Eric Schwartzman Talks About Integrating Podcasts into the Marketing Mix
This podcast from Podcast Academy talks about integrating podcasting into your company's mix of marketing deliverables. Schwartzman talks about how, for an opera site, his company added podcasts that consisted of opera singer interviews. He says the main purpose of a podcast should be to drive listeners to your website—the website should be the center of your activity, not the podcast.
A little shocking was the cost. Schwartzman says his company, iPressroom, charges about 15K to create a podcast for a client (which consists of at least 12 shows I believe). Many people are often lured by the inexpensive nature of this electronic media such as a podcast, but they don't consider the hours and resources required to create the podcasts.
Schwartzman also emphasized the quantitative metrics behind podcasting. You have to measure your site's hits and company sales before and after launching the podcast to determine its effectiveness and to justify the financial bottom line.
But you also have to do more than one podcast. A lot of companies think they can experiment with one podcast to see if it's an effective marketing tool, and they don't realize that you have to deliver at least a dozen podcasts before you begin to see its impact.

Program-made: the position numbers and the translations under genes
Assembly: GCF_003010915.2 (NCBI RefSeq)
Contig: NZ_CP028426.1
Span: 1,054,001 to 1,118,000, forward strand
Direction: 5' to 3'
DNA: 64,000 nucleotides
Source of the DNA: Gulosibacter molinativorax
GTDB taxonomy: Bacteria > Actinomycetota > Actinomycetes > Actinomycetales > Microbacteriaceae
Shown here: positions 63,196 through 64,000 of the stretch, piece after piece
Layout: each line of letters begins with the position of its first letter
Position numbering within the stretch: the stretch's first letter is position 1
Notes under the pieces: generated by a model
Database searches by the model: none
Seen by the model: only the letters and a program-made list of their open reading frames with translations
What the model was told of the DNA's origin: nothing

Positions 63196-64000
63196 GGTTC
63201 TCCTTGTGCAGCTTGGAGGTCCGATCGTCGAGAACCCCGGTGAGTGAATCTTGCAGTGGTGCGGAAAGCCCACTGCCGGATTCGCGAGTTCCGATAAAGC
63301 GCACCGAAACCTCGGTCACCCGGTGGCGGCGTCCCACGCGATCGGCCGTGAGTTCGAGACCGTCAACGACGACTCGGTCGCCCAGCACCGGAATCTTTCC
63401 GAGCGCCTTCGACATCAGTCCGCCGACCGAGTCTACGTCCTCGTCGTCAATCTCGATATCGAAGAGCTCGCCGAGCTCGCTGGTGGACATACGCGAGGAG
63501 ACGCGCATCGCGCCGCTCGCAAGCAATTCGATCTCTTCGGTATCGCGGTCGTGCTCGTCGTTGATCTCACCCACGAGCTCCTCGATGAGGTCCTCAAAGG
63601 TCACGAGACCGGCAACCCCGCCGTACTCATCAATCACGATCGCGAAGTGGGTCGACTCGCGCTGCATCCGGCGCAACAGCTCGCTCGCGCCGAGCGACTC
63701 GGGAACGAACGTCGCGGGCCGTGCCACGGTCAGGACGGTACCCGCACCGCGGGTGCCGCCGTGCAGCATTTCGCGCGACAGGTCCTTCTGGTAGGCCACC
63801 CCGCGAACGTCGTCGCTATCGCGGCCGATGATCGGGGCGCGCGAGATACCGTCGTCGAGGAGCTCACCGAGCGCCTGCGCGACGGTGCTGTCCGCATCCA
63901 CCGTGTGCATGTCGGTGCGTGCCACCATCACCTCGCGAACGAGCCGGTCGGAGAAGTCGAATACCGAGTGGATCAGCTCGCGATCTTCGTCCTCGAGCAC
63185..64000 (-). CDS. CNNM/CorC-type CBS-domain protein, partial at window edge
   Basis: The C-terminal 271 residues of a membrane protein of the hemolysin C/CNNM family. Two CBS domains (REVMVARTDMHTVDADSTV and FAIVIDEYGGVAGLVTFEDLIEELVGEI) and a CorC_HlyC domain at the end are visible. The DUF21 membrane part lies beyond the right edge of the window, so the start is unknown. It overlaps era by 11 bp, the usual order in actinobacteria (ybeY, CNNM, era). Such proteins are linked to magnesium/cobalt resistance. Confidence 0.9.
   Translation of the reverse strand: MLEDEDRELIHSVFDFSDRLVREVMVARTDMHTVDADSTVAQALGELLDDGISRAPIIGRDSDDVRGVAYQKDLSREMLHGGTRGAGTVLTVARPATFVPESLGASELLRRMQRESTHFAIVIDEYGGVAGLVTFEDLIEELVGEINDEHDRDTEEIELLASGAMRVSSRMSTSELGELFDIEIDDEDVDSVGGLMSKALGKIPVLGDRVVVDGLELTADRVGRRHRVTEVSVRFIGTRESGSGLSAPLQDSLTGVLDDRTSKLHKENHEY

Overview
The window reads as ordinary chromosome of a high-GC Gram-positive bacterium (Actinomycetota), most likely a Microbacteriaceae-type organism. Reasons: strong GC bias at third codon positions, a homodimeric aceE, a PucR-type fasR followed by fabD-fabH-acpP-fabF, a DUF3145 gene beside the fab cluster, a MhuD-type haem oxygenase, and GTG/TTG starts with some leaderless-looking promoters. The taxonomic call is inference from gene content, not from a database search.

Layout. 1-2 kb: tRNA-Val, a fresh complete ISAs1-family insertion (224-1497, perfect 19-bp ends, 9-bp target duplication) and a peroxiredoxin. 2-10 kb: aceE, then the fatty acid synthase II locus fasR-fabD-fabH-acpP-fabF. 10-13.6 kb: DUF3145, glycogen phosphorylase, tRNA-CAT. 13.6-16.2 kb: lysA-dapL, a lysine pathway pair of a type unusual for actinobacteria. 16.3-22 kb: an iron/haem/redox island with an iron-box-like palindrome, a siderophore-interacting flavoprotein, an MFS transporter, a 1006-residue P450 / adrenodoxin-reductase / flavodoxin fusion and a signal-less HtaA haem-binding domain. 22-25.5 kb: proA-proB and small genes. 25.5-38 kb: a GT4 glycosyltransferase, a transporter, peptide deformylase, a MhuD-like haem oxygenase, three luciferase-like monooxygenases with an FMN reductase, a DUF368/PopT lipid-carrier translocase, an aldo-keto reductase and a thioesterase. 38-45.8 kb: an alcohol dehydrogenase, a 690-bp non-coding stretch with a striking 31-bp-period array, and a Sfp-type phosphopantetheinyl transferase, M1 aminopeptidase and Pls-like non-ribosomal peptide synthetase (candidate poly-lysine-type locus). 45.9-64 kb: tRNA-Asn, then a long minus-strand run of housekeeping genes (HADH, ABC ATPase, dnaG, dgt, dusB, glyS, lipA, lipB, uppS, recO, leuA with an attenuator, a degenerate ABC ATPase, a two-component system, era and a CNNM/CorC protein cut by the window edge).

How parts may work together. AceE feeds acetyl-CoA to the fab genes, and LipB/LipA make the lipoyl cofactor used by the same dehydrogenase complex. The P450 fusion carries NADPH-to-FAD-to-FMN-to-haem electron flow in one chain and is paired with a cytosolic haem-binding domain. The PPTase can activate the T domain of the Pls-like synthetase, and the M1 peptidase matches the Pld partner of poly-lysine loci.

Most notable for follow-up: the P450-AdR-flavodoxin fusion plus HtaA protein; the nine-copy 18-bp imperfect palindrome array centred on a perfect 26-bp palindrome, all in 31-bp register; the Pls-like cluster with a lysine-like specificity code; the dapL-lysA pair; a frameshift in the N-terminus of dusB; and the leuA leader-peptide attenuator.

My opinion on corporate podcasts is a little mixed. On the one hand, I think a corporate podcast can tremendously benefit a company. On the other, if the podcast consists mostly of promoting a product, marketing a service, or selling you the features of the company's widget, I probably wouldn't listen. Perhaps a better angle would be to talk about the industry or general topic without being heavy-handed in trying to sell something. Kind of like how Stonyfield's yogurt blog doesn't talk about yogurt but rather about the environment, farms, and cows.
About Tom Johnson
I'm a technical writer / API doc specialist based in the Seattle area. In this blog, I write about topics related to technical writing and communication — such as software documentation, API documentation, visual communication, information architecture, writing techniques, plain language, tech comm careers, and more. Check out my API documentation if you're looking for more info about that. If you're a technical writer and want to keep on top of the latest trends in the field, be sure to subscribe to email updates below. You can also learn more about me or contact me. Finally, note that the opinions I express on my blog are my own points of view, not that of my employer.